Crude Oil Prices Rise by 1.5%, OPEC+ Stick to its Planned Increase by February

Crude Oil Prices Rise by 1.5% News

The global benchmark Brent crude jumped by far the highest on Tuesday, at around $80 per barrel. This has been the highest price jump since November. OPEC+ has agreed to stick to its planned increase of crude oil output by February. This price hike has come in as a result of the Omicron variant of the coronavirus, which would have just a mild impact on the demand.

The Future of the Crude Oil Market

Brent crude, the global benchmark settled up for $1.02 or 1.3% which made it cost $80 per barrel. Reports suggest that this settlement leveled them to where they were back in November. When reports of the new Omicron virus first appeared, the prices saw a 10% decline on the same day. 

As a result of this, the US West Texas Intermediate (WTI) saw a rise of 91 cents and amounted to a total of $76.99. 

OPEC+, which comprises the Organization of the Petroleum Exporting Countries and other allies has agreed to stick to its initial plan of increasing the Crude Oil output in February to 400, 000 barrels per day. 

The organization came to this decision as a result of easing concerns over a big surplus in the first quarter, and also in a wish to provide consistent guidance to the market. The stockpiles of crude in the United States, which is among the world’s top consumers of Crude Oil were reported to have dropped for a sixth consecutive week.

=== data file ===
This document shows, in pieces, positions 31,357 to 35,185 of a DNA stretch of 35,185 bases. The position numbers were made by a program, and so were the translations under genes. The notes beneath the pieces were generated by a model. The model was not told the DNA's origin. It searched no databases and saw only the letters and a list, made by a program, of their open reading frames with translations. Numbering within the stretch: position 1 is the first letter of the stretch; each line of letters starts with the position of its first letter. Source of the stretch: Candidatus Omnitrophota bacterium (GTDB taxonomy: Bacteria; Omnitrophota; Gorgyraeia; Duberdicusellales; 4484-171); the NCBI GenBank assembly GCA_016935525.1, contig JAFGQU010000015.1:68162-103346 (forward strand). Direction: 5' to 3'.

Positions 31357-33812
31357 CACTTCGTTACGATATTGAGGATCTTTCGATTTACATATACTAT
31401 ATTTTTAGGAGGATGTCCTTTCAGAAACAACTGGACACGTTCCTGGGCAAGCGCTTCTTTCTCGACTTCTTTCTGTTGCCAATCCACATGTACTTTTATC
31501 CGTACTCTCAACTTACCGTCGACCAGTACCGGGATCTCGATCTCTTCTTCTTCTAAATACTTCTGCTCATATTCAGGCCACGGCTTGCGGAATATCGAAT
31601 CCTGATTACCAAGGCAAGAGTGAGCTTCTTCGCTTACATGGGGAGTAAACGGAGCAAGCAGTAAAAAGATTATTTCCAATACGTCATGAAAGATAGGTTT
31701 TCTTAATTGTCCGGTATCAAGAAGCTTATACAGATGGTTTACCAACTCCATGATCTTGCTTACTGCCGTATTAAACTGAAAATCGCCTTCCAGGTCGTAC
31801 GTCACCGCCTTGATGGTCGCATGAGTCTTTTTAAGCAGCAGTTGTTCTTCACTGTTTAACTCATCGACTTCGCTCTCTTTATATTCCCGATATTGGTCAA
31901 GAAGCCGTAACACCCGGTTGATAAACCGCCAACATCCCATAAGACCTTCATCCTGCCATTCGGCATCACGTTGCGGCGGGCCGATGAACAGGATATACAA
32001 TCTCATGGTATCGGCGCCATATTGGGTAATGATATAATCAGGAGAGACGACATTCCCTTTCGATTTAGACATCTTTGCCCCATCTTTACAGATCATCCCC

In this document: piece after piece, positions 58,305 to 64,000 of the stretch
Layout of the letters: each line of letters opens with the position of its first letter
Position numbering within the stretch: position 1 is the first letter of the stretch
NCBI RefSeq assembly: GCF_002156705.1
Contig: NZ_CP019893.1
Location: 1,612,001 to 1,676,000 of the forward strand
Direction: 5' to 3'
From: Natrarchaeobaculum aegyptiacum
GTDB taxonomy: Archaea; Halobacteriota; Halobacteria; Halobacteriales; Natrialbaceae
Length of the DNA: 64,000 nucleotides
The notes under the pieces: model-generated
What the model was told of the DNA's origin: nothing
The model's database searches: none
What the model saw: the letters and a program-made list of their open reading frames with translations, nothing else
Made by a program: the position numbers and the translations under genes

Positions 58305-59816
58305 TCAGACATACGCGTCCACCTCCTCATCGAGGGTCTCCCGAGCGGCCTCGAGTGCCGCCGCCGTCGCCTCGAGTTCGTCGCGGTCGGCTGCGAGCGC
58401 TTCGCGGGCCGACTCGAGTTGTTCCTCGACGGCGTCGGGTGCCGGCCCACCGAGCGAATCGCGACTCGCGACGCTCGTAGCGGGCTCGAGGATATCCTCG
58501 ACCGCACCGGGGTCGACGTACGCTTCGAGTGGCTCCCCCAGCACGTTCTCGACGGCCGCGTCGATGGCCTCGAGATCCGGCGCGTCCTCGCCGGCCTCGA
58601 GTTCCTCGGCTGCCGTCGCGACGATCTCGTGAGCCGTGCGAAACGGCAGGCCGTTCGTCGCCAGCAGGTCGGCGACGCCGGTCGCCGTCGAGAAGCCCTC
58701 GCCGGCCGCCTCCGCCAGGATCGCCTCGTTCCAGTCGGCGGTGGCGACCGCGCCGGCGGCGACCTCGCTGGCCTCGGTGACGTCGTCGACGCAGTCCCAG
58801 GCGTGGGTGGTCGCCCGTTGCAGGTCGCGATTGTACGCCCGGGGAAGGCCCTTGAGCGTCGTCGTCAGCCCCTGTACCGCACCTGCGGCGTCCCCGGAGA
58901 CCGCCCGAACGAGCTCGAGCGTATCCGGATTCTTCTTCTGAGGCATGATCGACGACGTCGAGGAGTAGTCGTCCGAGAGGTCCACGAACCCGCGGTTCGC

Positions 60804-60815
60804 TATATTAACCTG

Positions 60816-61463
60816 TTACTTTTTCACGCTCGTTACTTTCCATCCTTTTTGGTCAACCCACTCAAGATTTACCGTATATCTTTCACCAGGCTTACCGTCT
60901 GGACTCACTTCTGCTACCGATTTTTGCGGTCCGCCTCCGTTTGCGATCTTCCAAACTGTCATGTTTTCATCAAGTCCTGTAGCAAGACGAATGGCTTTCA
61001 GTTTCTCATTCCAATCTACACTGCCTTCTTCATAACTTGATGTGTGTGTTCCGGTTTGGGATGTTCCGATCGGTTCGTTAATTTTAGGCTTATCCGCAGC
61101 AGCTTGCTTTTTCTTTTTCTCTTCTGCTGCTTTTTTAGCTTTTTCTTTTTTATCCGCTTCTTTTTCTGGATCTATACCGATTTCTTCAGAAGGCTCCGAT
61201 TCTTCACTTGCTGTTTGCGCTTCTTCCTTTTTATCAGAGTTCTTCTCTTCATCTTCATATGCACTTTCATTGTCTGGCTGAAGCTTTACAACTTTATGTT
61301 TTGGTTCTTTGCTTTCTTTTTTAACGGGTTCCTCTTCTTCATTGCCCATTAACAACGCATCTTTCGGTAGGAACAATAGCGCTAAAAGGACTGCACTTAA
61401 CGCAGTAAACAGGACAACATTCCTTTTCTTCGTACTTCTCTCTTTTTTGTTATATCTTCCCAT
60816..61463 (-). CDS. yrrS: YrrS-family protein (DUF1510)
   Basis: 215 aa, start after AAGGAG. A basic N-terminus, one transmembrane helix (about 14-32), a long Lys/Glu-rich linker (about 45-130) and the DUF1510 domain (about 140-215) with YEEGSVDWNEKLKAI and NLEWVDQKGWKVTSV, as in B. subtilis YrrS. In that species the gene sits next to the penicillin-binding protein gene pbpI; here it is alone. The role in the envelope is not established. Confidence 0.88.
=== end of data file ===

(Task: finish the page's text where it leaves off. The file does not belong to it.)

This decision of OPEC+ to continue the increase in production was welcomed by The White House as it will help facilitate economic recovery. 

However, many analysts have said that OPEC+ might have to change track if the tension between the West and Russia over Ukraine flares up and impacts the fuel prices. Other than this, if Iran’s nuclear talks with major powers turn to success, it would put an end to Crude Oil sanctions to Tehran. 

If OPEC+ continues to raise its production and demand growth in the first months of the New Year, Crude Oil prices might come under downward pressure. This would largely impact the company’s turnover as the Capital Economics’ year-end report for 2022 suggests crude at just $60 per barrel.  

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